Thames Tributary River Mole
The River Mole continues to flow north west and then turns south. It continues to be very convoluted
TQ 21121 49712
Pretty Surrey village with big houses, church and other facilities.
Post to the west Brockham
Post to the east Wonham
St.Michael’s Church. It closes the vista at the end of the village street. It is pre-conquest with Saxon mouldings and is dedicated to St.Michael who slew the beast in the Book of Revelation – and was thus seen as a protective dedication by the herdsmen who would have used the church. It was restored in 1850. Monuments: Brass to Thomas Morsted, erected by Henry V's chief medical officer at Agincourt; tablet to Henry Goulburn, a member of Peel's cabinet; and Sir Benjamin Brodie, the doctor, who attended three Sovereigns and Sir Robert Peel. The north transept is called the Goulburn Chapel. Listed Grade II
Churchyard. It is east/west bisected by a right-of-way, which passes through an ornamental stone archway. War memorial cross from the First World War by Leonard Martin, F.R.I.B.A. and erected in 1920. An additional eight names record those who died in the Second World War. Listed Grade II
Priest's Cottage within the boundaries of the churchyard
Forge within the boundaries of the churchyard. A forge has operated here since the 17th- by the Weller family until the early 20th and then by the Stovells. Timber frame with brick infilling and plain tiled roof.
1-3 House 16th with 17th extensions. Timber framed with whitewashed brick infilling over whitewashed brick cladding
The White House. Senior and Carmichael. Furniture workshop. When a new vicarage was built in 1881, a local builder, Daniel Debenham, took over the old one along with the yard. In 1897 a Reigate builder, J King, built this workshop which was moved here from Reigate. In the 1920s it was used by George Cummins and Son who built many local of houses.
4 Bakery from the early 19th century until the mid 20th century. The bakehouse contained a large oven fired by faggots.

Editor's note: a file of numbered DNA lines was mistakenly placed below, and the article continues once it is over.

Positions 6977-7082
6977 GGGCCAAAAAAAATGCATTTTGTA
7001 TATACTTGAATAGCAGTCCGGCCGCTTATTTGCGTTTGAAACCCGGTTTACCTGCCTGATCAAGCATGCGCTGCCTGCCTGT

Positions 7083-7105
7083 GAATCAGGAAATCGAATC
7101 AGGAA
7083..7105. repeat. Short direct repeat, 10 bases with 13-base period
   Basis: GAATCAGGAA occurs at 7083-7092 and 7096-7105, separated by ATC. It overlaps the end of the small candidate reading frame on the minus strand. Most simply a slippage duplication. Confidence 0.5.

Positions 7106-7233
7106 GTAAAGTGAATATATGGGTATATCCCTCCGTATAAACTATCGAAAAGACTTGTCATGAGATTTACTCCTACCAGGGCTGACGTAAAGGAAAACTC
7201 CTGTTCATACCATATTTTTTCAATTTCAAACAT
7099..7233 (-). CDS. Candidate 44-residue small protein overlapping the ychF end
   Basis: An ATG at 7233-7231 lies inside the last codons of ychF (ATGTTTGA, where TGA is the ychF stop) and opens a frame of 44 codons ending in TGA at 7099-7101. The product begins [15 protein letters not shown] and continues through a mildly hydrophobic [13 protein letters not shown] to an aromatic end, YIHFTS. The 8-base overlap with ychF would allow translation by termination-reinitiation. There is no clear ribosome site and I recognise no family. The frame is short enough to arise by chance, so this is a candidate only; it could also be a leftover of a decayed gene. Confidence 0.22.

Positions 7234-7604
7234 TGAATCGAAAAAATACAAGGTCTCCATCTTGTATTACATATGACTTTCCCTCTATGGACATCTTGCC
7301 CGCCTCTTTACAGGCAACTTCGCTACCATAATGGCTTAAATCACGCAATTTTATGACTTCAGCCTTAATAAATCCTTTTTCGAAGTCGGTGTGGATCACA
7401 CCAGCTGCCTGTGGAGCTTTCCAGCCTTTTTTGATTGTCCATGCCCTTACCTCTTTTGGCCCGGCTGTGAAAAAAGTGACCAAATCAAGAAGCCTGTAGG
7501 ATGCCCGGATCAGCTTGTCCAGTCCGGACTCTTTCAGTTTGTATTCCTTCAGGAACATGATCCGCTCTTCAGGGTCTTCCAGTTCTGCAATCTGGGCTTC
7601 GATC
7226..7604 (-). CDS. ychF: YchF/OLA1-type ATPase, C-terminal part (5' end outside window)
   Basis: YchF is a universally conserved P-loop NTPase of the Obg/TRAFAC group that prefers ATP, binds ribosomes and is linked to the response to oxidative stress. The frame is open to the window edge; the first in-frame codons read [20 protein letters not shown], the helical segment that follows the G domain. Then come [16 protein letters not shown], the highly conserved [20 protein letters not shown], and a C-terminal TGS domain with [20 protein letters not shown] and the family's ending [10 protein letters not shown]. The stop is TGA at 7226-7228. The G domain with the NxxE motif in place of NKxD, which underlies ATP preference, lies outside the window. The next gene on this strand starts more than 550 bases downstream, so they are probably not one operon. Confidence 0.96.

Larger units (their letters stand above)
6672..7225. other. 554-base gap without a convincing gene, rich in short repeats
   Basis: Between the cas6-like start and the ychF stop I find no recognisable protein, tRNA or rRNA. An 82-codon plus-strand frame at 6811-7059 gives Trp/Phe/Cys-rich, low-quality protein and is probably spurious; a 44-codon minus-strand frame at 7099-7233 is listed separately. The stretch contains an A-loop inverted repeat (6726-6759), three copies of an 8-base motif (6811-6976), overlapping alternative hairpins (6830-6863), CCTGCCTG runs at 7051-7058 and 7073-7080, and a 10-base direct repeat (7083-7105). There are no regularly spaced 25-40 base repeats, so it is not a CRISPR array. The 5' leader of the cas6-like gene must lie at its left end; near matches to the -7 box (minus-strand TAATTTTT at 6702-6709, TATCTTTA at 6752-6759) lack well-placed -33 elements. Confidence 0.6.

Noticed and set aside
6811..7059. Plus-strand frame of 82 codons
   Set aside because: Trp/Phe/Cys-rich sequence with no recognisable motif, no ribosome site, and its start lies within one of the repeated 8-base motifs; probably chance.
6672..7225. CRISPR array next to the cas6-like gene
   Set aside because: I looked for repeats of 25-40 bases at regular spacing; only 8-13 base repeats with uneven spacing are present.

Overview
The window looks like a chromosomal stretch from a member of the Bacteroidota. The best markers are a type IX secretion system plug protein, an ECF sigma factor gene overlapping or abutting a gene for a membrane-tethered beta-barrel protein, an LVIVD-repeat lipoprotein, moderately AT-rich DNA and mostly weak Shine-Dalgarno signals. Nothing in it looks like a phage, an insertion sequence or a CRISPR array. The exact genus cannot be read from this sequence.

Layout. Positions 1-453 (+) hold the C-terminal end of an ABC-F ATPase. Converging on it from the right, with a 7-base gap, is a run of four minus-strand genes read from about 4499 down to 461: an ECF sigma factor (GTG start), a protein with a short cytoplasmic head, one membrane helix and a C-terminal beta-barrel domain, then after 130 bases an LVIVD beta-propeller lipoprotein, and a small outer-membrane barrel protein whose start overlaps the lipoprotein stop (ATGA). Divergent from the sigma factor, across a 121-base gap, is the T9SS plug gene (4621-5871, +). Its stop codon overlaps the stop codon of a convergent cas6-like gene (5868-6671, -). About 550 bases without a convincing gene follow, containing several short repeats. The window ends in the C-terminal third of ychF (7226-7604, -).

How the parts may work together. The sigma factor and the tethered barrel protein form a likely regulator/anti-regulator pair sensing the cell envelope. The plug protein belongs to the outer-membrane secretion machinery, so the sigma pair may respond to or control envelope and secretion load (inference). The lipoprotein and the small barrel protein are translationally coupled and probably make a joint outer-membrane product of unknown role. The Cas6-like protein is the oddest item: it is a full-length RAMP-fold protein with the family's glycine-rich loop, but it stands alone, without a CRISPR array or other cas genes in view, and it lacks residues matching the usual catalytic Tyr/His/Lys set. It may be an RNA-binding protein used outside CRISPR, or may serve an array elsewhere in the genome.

The Gardens. Cottage. 17th Timber frame with colour washed brick infilling,
Vicarage. House, now divided into four. Built 1715 by the Revd. Hugh Griffiths, Red brick, once colour washed. Listed grade II
Hamilton room – community space
Church barn. Painted black. 7 bays. Converted to housing.
Barn- 2 bays built of re-used timber
Ruined barn used as a garage
Acorns school Betchworth base aka North Downs Primary School
Home Farm, House 17th Timber framed, clad in whitewashed brick and tile hung on first floor Listed Grade II
Betchworth House. Domestic Georgian. Plaque 1675 but probably later. Added to 18th. Built for by the Freeman family. Red brick cladding and stucco at the rear. Mersham stone door surround approached up steps with iron hand-rail and cellar entrance
Gateway to Betchworth house gardens. 18th Painted brick on plinths. Side pedestrian entrances and main gates were between pineapple-topped gate piers, now gone.
Gardens. by Repton and considered to be an important example of his work
Stable block. Listed Grade II Mid 18th. Red brick L-shaped plan to with the block connected by a wall along the east side to the northern range, gardens in between. Single storey shed links the stables to the east wall. The eastern wall connecting the blocks is a notable feature of the Village Street.
Dolphin. Pub c.1700 opposite the forge. A brew house stood in what is now the car park with a horse-operated pump. Beer and cider were made here until 1926. Originally a house of whitewashed brick with plain tiled mansard roof
Old Mill. Cottage genuine 16th Timber framed, clad in whitewashed roughcast with whitewashed rubble stone. Two storeys with first floor jettied on joist ends
Mill - a fulling mill is listed here in 1299, and land for a mill mentioned in 1634
Dillon Cottage. Painted brick with plain tiled roof and tile hung gable end to right.
Fire Engine House. The village fire engine used to be kept in the `building facing the doors of the forge. The appliance, operated by a volunteer crew, contained hoses and a hand-worked pump.
Betchworth Bridge. This three-arched bridge, which carries The Street over the Mole, was built in 1842 and refurbished by Surrey County Council in 1993. The northern approach has the footway on a raised causeway in case of flooding
4/23 Morden Grange Cottages. Listed Grade II. House, 17th Timber framed, clad in 19th brick below and club tile hanging above,
The Old House. Direct early 18th building. Former service building Red and brown brick with plain-tiled roof. Listed Grade II
Fryleigh cottages. House, now divided. Early 16th and 18th. Timber framed, exposed with whitewashed brick and render infilling. Possible remains of hall house. Listed Grade II
Keepers Cottage, Late 17th Timber framed with brick infilling, once colour washed, Listed Grade II
Wonham Wood Cottage
More Place .15th House. Enlarged in 17th and late 19th. Timber framed, in close stud pattern with render infilling, colour washed brick cladding to left, brick mathematical tiles on rear. Horsham slab roofs and Reigate stone stack. Stone niche in stack with bust of a Bishop,
Stables, now two cottages. Late 17th converted and extended in
20th. Timber framed clad in red brick with some tile hanging. Listed Grade II
Ice house. 18th brick ice house set into an artificial mound and largely hidden under trees Egg shaped brick with domed roof, oak door, brick entrance with grille
Stidder. Watermills of Surrey.
The Penguin Surrey
London Transport Country Walks 79